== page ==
Ross was informed during his plea-taking hearing and in his written guilty plea that to challenge the plea he must file a motion in arrest of judgment. The court accepted Ross's guilty pleas to one count of possession with intent to deliver and one count of child endangerment without injury. Ross did not file a motion in arrest of judgment. During his sentencing hearing, Ross presented two exhibits that he filed earlier that morning consisting of certificates of completion of varying programs and letters from family, friends, and from the Salvation Army describing its program and Ross's request for admittance into the program. The court refused to consider the letters and sentenced Ross to an indeterminate ten-year prison term for the possession offense and an indeterminate two-year term for the child-endangerment offense, to be served concurrently. No mandatory minimum or habitual-offender enhancements were imposed. Ross now appeals.

         II. Scope and Standards of Review.

         "We review claims of ineffective assistance of counsel de novo because the claims implicate the defendant's Sixth Amendment right to counsel." State v. Perkins, 875 N.W.2d 190, 192 (Iowa Ct. App. 2015) (citing State v. Thorndike, 860 N.W.2d 316, 319 (Iowa 2015)).

         We review the sentence imposed in a criminal case for correction of errors at law. State v. Formaro, 638 N.W.2d 720, 724 (Iowa 2002). We will not reverse "absent an abuse of discretion or some defect in the sentencing procedure." Id.

         III. Discussion.

         A. Factual Basis. Ross contends his guilty plea to the charge of child endangerment lacked a factual basis and, consequently, his counsel was ineffective for allowing him to enter the guilty plea and failing to challenge the plea through a motion in arrest of judgment. Ross argues there was a lack of evidence on the knowledge element of the child-endangerment charge.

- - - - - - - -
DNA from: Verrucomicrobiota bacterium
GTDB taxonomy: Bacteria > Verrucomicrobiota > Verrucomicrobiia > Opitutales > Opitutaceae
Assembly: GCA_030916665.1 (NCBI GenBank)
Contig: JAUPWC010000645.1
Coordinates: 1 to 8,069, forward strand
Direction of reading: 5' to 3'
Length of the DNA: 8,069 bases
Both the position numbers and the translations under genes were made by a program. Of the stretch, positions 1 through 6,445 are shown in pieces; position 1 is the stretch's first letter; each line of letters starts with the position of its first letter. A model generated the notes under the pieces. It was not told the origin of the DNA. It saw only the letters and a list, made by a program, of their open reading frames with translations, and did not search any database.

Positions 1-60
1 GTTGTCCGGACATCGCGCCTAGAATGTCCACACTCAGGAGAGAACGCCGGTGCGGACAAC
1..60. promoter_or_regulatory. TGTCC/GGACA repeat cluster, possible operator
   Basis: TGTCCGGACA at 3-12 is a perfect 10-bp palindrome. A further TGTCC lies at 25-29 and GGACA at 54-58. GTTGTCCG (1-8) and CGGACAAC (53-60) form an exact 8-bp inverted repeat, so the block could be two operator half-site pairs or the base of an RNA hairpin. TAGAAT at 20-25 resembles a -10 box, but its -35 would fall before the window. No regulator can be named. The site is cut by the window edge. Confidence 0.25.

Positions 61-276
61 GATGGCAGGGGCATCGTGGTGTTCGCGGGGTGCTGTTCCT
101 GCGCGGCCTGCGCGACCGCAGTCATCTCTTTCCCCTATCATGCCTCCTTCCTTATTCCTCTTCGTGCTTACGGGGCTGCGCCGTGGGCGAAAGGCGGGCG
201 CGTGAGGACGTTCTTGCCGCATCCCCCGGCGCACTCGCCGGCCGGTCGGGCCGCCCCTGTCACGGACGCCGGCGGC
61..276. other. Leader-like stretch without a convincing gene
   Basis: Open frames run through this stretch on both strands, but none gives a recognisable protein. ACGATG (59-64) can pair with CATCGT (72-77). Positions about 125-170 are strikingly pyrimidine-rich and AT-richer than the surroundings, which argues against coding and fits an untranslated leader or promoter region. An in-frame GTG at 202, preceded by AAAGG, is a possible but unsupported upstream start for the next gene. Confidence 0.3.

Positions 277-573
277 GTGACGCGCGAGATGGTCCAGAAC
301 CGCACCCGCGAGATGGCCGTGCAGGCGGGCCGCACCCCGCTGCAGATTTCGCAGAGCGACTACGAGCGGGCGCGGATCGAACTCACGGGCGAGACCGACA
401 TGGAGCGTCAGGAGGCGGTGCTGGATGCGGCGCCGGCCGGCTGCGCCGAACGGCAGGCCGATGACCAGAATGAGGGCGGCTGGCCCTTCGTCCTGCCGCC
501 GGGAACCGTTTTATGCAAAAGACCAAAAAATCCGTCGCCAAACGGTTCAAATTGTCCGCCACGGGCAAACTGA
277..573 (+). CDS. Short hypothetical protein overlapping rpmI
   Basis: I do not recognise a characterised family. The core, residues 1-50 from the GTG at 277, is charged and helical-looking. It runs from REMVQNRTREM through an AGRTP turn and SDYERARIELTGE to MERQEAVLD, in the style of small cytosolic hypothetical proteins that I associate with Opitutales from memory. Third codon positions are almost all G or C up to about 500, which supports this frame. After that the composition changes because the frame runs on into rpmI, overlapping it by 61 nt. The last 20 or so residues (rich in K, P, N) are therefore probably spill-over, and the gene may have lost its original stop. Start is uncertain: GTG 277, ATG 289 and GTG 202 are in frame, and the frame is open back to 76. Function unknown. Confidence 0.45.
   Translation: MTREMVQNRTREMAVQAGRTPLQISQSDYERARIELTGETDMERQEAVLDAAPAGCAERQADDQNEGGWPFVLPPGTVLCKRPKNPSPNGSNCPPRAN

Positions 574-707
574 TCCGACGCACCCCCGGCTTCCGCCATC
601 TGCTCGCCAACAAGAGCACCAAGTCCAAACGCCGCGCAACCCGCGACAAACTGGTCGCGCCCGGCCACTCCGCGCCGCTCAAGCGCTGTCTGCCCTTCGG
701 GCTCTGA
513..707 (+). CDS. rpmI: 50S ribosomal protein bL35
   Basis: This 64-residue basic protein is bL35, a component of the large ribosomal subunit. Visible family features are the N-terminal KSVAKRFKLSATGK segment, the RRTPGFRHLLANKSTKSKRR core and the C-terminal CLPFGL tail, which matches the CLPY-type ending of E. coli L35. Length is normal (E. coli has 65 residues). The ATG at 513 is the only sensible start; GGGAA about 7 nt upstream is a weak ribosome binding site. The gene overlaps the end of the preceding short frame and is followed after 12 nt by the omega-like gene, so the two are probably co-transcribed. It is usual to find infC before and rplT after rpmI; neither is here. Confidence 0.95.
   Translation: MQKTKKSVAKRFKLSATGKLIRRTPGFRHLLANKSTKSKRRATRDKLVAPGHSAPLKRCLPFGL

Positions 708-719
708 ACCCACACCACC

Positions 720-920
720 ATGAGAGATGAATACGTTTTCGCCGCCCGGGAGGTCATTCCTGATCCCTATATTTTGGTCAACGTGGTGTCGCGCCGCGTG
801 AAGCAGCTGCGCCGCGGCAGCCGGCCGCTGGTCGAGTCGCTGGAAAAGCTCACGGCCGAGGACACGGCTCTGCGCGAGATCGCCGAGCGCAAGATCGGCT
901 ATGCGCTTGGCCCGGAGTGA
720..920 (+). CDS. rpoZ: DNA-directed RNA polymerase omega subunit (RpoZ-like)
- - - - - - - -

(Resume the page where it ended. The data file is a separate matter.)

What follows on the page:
Generally, a defendant must file a motion in arrest of judgment in order to challenge a guilty plea. State v. Straw, 709 N.W.2d 128, 132 (Iowa 2006). If a defendant fails to file a motion in arrest of judgment after the court has informed the defendant of their obligation to do so, they cannot directly appeal from the guilty plea. Iowa Rs. Crim. P. 2.8(d), .24(3)(a); see also Straw, 709 N.W.2d at 132. When counsel fails to file such a motion, a defendant may attack the plea on appeal through a claim of ineffective assistance of counsel. Perkins, 875 N.W.2d at 192.

         To prevail on a claim of ineffective assistance of counsel, the defendant must show by a preponderance of the evidence that (1) his trial counsel failed to perform an essential duty, and (2) this failure resulted in prejudice. Strickland v. Washington, 466 U.S. 668, 687 (1984); see also Thorndike, 860 N.W.2d at 320.

         "Where a factual basis for a charge does not exist, and trial counsel allows the defendant to plead guilty anyway, counsel has failed to perform an essential duty." State v. Gines, 844 N.W.2d 437, 441 (Iowa 2014) (quoting State v. Schminkey, 597 N.W.2d 785, 788 (Iowa 1999)). "Prejudice is inherent in such a case." Id. Therefore, our "only inquiry is whether the record shows a factual basis for the guilty plea." Id. "The factual basis must be contained in the record, and the record, as a whole, must disclose facts to satisfy all elements of the offense." Statev. Ortiz, 789 N.W.2d 761, 767-68 (Iowa 2010). "A factual basis can be discerned from four sources: (1) inquiry of the defendant, (2) inquiry of the prosecutor, (3) examination of the presentence report, and (4) minutes of evidence." Id. at 768. Moreover, "the record ...